RULE 703. BASES OF OPINION TESTIMONY BY EXPERTS
The facts or data in the particular case upon which an expert bases an opinion or inference may be those perceived by or made known to the expert at or before the hearing. If of a type reasonably relied upon by experts in the particular field in forming opinions or inferences upon the subject, the facts or data need not be admissible in evidence in order for the opinion or inference to be admitted. Facts or data that are otherwise inadmissable shall not be disclosed to the jury by the proponent of the opinion or inference unless the court determines that their probative value in assisting the jury to evaluate the expert's opinion substantially outweighs their prejudicial effect.
Rule 703 was amended, effective March 1, 1990, __________.
Rule 703 is
an adoption of based on Fed.R.Ev. 703. In a recent opinion, the North Dakota Supreme Court set out all of Article VII as a "reliable guide for State courts, in the absence of statutory provisions on the subject or rules of evidence declaring otherwise." Minot Sand & Gravel v. Hjelle, 231 N.W.2d 716, 728 (N.D. 1975). The Court dealt specifically with the subject matter of Rule 703, stating that an expert witness need not prove the basis of an opinion as fact. The import of the Court's decision was that the basis for an opinion need not be proved by admissible evidence and that if the basis is weak or nonexistent, this goes to the expert's credibility and not necessarily to the admissibility of the opinion evidence.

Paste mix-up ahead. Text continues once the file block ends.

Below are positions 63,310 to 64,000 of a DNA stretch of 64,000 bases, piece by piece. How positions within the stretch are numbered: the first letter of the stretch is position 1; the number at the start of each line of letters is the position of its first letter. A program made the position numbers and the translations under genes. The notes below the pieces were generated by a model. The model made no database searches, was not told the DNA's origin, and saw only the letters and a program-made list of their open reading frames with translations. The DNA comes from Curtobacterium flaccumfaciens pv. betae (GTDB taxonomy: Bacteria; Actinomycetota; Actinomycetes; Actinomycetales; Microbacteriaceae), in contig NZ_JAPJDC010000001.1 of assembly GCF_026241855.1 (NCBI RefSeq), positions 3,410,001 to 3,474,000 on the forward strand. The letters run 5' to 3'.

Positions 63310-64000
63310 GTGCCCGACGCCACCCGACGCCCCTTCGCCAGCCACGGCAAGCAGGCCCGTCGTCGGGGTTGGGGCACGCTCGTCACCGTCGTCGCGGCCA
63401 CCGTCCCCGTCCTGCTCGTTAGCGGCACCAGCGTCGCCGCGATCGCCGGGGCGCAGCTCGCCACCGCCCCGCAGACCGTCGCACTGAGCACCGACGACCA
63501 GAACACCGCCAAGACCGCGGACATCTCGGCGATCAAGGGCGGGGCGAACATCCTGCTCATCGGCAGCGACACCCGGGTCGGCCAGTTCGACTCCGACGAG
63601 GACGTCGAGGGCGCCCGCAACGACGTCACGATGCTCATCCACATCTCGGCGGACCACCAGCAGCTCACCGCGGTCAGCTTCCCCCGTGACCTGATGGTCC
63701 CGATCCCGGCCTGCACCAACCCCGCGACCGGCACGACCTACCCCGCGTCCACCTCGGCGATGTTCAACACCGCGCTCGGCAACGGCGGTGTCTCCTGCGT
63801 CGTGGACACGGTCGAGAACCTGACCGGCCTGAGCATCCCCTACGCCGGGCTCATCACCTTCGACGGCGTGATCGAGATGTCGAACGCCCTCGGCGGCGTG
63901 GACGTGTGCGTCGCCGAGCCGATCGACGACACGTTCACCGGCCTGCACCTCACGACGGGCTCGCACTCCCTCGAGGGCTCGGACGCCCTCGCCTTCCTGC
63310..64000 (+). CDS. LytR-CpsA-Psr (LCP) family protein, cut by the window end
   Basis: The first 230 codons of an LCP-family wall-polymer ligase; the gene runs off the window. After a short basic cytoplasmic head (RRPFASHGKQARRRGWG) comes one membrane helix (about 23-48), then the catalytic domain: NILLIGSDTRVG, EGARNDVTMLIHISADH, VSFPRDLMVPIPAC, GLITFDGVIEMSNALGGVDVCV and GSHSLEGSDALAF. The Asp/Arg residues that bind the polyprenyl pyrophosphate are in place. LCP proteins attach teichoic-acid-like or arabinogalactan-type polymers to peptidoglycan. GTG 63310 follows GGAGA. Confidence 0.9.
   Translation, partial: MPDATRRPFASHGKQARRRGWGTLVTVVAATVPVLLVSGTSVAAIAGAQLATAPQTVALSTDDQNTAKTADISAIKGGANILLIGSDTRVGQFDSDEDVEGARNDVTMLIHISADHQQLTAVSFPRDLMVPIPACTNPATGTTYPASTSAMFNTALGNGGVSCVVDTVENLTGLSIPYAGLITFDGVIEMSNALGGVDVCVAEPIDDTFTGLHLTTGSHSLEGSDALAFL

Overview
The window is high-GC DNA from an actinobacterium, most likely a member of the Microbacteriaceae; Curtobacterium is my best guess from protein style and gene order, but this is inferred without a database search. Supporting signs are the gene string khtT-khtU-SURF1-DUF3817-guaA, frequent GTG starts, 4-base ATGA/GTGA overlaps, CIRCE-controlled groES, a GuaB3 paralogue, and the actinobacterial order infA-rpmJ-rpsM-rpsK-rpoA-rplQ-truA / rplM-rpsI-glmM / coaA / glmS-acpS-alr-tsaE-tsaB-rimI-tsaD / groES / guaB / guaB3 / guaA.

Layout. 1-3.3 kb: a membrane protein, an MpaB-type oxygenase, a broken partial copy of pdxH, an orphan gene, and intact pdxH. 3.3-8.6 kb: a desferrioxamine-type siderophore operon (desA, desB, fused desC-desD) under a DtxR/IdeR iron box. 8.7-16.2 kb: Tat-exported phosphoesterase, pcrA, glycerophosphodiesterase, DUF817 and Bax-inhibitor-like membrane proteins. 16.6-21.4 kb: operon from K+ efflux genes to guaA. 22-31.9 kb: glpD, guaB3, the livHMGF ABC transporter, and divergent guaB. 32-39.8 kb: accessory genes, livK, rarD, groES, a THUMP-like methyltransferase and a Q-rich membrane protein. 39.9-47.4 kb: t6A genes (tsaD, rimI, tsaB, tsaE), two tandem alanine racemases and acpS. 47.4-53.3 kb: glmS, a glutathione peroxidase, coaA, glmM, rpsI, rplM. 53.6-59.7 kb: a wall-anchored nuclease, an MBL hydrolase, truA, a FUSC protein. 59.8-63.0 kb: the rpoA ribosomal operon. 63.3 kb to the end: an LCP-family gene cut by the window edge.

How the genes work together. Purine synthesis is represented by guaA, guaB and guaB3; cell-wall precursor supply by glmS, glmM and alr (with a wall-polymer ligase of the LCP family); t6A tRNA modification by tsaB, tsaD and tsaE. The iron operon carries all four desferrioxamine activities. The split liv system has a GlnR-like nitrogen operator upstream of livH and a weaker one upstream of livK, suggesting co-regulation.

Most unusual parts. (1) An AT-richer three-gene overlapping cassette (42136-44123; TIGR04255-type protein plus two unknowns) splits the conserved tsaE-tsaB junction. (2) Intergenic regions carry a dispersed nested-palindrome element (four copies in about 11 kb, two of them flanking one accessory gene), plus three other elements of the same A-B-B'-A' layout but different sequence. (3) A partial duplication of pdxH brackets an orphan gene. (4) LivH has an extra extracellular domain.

Rule 703 was amended, effective March 1, 1990. The amendments are technical in nature and no substantive change is intended.
Rule 703 was amended, effective _________, to incorporate the 2000 amendments to Fed.R.Ev. 703.
SOURCES: Joint Procedure Committee Minutes
: of __________pages_____; March 24-25, 1988, page 12; December 3, 1987, pages 15-16; June 3, 1976, page 6. Fed.R.Ev. 703 ; Rule 703, SBAND proposal.
CROSS REFERENCE: N.D.R.Ev. 702 (Testimony by Experts).